Many of the answers for effectively responding to a pathogen lie in its genome. Understanding the genetic code of a pathogen like Ebola or the virus that causes COVID-19 allows scientists to track its movement, predict future behavior, identify the source of the outbreak and, most importantly, develop effective vaccines and treatments. This technology was critical during the pandemic, and it will be even more so with future outbreaks.
That makes the continued development of genomic sequencing one of the most important takeaways from the pandemic, argue biologists Jason Ladner and Jason Sahl in an essay published in PLOS Biology. Genomic sequencing had a huge impact in the global response to COVID-19, and the technology improved as more researchers put it to use. To better respond to the next pandemic, we need to build on that knowledge, they write, while also recognizing the gaps in our capabilities that remain.
“The COVID-19 pandemic in many ways represented the culmination of sequencing and analysis that had been building for years,” Sahl said. “We wanted to highlight that although interest in the pandemic has waned, other threats still exist, and maintaining our momentum while also building new infrastructure will be vital for improving public health responses to existing and emerging threats.”
Ladner and Sahl, associate professors in the Department of Biological Sciences at Northern Arizona University, and their colleagues in the Pathogen & Microbiome Institute, are on the front lines of applying and analyzing cutting-edge genomic technology in the study of pathogens, and have worked with various infectious agents, including Ebola, Zika, Yersinia pestis (which causes plague), anthrax and Burkholderia pseudomallei (which causes melioidosis).
In the essay, they focus on the history of pathogens and genomic sequencing to help readers understand that the patterns we see now aren’t new. In the 1960s, scientists thought they had infectious disease resolved with the development of vaccines, antibiotics, personal hygiene and sanitation norms and more.
“What we did not fully appreciate at the time, however, was the incredible diversity of human pathogens, their capacity for rapid evolution and the dynamic nature of interactions between pathogens and their hosts,” Ladner and Sahl write. “Combined, these factors have substantially complicated our attempts to mitigate the impacts of infectious disease.”
Sixty years later, pathogens remain complicated. The biologists provide a roadmap for various stakeholders in preparation for the next pandemic: highlighting deficits in research for scientists to address; pointing out the critical need for collaboration and investment for policymakers; and explaining the history of pathogen genomic sequencing to public health officials, media, philanthropists and others so they can understand the full potential of pathogen sequencing for public health.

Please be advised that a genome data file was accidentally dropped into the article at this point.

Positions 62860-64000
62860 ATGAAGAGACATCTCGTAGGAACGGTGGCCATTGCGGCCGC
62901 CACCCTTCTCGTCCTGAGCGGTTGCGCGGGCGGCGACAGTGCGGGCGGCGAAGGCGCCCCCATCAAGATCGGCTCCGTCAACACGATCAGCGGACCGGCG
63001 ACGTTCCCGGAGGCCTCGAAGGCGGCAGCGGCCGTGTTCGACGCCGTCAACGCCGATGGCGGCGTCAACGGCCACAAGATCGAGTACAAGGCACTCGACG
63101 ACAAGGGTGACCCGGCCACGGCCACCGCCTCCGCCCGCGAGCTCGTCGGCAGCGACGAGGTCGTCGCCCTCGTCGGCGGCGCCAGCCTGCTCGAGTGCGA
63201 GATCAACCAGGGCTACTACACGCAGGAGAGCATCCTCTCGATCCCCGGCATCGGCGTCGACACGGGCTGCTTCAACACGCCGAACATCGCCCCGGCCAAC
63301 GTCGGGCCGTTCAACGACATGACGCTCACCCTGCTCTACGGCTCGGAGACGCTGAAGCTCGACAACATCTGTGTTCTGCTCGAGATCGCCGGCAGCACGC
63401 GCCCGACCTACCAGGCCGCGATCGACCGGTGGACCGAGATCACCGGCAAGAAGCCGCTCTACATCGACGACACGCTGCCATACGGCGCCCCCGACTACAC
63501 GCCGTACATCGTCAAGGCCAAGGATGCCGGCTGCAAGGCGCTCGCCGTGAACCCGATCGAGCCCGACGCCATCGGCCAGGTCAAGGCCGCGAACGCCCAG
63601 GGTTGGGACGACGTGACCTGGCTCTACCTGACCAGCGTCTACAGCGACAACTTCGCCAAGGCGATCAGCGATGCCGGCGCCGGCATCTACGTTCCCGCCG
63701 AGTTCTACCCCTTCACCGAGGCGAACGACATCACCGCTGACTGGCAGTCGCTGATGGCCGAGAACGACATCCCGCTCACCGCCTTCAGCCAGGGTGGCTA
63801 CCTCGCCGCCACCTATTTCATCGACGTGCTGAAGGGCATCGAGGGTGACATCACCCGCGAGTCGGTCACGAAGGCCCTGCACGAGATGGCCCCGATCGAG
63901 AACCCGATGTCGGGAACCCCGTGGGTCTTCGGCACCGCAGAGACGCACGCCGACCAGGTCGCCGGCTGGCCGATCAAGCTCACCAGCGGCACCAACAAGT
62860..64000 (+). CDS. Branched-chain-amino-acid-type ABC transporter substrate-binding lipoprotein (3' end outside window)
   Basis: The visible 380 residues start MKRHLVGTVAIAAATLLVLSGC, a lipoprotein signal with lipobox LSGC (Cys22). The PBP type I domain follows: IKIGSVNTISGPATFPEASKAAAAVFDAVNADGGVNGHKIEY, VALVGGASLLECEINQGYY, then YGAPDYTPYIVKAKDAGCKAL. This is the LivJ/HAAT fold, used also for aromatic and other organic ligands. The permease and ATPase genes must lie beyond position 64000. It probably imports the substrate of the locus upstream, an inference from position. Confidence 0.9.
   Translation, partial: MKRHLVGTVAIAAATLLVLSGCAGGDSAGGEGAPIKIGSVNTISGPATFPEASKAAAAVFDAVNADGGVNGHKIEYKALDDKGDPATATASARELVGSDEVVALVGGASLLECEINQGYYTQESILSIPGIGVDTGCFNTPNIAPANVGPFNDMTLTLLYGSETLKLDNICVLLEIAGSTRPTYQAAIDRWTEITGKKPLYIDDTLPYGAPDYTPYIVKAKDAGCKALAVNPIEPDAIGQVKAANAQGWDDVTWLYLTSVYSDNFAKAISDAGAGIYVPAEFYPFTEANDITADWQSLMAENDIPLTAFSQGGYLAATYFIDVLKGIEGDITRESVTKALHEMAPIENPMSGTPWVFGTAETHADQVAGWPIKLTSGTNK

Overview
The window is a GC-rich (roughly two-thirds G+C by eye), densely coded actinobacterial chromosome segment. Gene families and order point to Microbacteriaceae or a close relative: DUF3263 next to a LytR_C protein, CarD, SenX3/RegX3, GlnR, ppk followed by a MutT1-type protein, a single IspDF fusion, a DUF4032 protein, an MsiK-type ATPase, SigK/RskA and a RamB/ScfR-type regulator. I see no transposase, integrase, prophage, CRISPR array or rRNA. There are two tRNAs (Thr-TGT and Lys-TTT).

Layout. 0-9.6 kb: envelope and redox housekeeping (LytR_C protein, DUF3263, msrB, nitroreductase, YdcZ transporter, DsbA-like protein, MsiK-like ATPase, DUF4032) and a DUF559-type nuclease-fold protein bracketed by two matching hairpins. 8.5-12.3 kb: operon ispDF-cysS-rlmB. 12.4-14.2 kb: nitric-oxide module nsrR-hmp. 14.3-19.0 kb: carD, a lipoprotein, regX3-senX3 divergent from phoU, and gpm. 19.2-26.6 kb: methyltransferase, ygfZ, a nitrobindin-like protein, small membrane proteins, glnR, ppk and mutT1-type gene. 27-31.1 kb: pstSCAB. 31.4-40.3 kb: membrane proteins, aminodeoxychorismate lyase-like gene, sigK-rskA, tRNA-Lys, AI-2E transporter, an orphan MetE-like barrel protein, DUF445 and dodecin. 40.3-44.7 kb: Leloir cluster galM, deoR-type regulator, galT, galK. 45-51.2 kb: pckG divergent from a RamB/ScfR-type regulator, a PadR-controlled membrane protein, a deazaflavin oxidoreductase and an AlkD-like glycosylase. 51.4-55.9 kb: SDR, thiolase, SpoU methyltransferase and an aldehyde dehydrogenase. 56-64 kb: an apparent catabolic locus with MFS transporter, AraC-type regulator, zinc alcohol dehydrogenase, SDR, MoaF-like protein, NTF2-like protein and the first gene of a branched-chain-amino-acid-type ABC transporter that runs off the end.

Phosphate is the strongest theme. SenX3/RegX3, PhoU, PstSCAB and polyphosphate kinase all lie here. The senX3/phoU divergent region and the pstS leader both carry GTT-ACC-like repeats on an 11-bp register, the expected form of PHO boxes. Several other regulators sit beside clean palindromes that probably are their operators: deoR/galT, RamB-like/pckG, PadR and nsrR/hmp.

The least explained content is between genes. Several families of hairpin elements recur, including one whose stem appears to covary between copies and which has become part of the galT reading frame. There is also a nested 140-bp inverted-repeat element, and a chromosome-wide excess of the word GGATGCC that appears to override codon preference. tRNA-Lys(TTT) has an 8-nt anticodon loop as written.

“We wrote this essay to contribute to the broader discussion of how pathogen genome sequencing should be used in the future to improve public health and what types of investments and innovations we need to facilitate this,” Ladner said. “This is no longer a niche topic, but one with broad appeal for scientists in multiple different fields, officials setting healthcare policy and media who are working to understand recent advances and communicate them to the general public.”
The experts make the following points:
- We need better infrastructure. The biggest deficit is a lack of global infrastructure to support real-time sequencing and collaboration among countries and among different research institutions. Some of this was built during the pandemic, but scientists also identified deficits in sequencing capacity and data sharing, which means they’re working with an incomplete picture of what is happening on the ground. This will require sustained investments between stakeholders.
- We need to expand the way we use pathogen genomes in our response to infectious disease. This is a science problem, but it’s also much bigger than that. “To realize the full public health potential of pathogen sequencing in the future, we need to harness the momentum generated by the COVID-19 pandemic while ensuring that the benefits of future investments apply broadly to the full spectrum of human infectious disease,” Ladner said.
- We need to define objectives for the role of pathogen genomics in responding to public health threats. With COVID, scientists used genomes the best they could, but in most cases, they haven’t had clear objectives for how genomes should contribute to a public health response. Defining those objectives will help researchers plan for future outbreaks and evaluate the effectiveness of the response.
- We have to keep the momentum going. Although COVID-19 remains a threat, interest in the pandemic has faded. However, antimicrobial resistance still represents a significant public health threat. The sequencing infrastructure built during the pandemic will need to be supported by sustained federal investments, or society will return to pre-pandemic capacity and will be unable to quickly respond to the next public health threat, Sahl said.
Source: Northern Arizona University